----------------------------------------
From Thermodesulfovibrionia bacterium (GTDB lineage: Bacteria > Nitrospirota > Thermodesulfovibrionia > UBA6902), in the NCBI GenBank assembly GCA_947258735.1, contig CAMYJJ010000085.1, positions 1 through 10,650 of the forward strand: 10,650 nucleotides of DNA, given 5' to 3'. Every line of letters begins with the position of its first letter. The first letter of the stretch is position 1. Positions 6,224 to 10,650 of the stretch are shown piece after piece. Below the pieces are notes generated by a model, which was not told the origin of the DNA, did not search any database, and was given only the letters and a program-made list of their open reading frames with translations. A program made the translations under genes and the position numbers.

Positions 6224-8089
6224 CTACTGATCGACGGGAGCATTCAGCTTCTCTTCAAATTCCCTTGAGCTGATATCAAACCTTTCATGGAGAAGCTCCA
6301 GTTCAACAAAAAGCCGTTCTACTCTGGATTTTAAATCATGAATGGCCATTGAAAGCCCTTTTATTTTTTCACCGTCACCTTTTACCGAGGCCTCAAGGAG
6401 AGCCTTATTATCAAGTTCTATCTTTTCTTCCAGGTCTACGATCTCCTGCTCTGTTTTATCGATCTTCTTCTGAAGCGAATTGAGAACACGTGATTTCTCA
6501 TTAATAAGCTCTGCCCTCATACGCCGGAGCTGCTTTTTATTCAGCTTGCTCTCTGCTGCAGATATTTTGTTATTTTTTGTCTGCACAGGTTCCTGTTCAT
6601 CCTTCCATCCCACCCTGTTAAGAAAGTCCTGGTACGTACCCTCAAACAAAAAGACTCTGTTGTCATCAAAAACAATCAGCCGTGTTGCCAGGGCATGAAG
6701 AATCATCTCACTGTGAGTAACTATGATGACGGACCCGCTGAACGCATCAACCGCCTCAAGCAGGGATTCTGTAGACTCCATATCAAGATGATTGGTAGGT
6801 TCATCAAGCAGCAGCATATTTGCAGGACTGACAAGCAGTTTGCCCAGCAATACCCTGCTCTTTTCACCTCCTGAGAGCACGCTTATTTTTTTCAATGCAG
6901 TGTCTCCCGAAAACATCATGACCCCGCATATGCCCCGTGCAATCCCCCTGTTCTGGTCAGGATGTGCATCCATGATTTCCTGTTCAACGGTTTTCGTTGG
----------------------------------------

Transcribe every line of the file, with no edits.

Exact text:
From Thermodesulfovibrionia bacterium (GTDB lineage: Bacteria > Nitrospirota > Thermodesulfovibrionia > UBA6902), in the NCBI GenBank assembly GCA_947258735.1, contig CAMYJJ010000085.1, positions 1 through 10,650 of the forward strand: 10,650 nucleotides of DNA, given 5' to 3'. Every line of letters begins with the position of its first letter. The first letter of the stretch is position 1. Positions 6,224 to 10,650 of the stretch are shown piece after piece. Below the pieces are notes generated by a model, which was not told the origin of the DNA, did not search any database, and was given only the letters and a program-made list of their open reading frames with translations. A program made the translations under genes and the position numbers.

Positions 6224-8089
6224 CTACTGATCGACGGGAGCATTCAGCTTCTCTTCAAATTCCCTTGAGCTGATATCAAACCTTTCATGGAGAAGCTCCA
6301 GTTCAACAAAAAGCCGTTCTACTCTGGATTTTAAATCATGAATGGCCATTGAAAGCCCTTTTATTTTTTCACCGTCACCTTTTACCGAGGCCTCAAGGAG
6401 AGCCTTATTATCAAGTTCTATCTTTTCTTCCAGGTCTACGATCTCCTGCTCTGTTTTATCGATCTTCTTCTGAAGCGAATTGAGAACACGTGATTTCTCA
6501 TTAATAAGCTCTGCCCTCATACGCCGGAGCTGCTTTTTATTCAGCTTGCTCTCTGCTGCAGATATTTTGTTATTTTTTGTCTGCACAGGTTCCTGTTCAT
6601 CCTTCCATCCCACCCTGTTAAGAAAGTCCTGGTACGTACCCTCAAACAAAAAGACTCTGTTGTCATCAAAAACAATCAGCCGTGTTGCCAGGGCATGAAG
6701 AATCATCTCACTGTGAGTAACTATGATGACGGACCCGCTGAACGCATCAACCGCCTCAAGCAGGGATTCTGTAGACTCCATATCAAGATGATTGGTAGGT
6801 TCATCAAGCAGCAGCATATTTGCAGGACTGACAAGCAGTTTGCCCAGCAATACCCTGCTCTTTTCACCTCCTGAGAGCACGCTTATTTTTTTCAATGCAG
6901 TGTCTCCCGAAAACATCATGACCCCGCATATGCCCCGTGCAATCCCCCTGTTCTGGTCAGGATGTGCATCCATGATTTCCTGTTCAACGGTTTTCGTTGG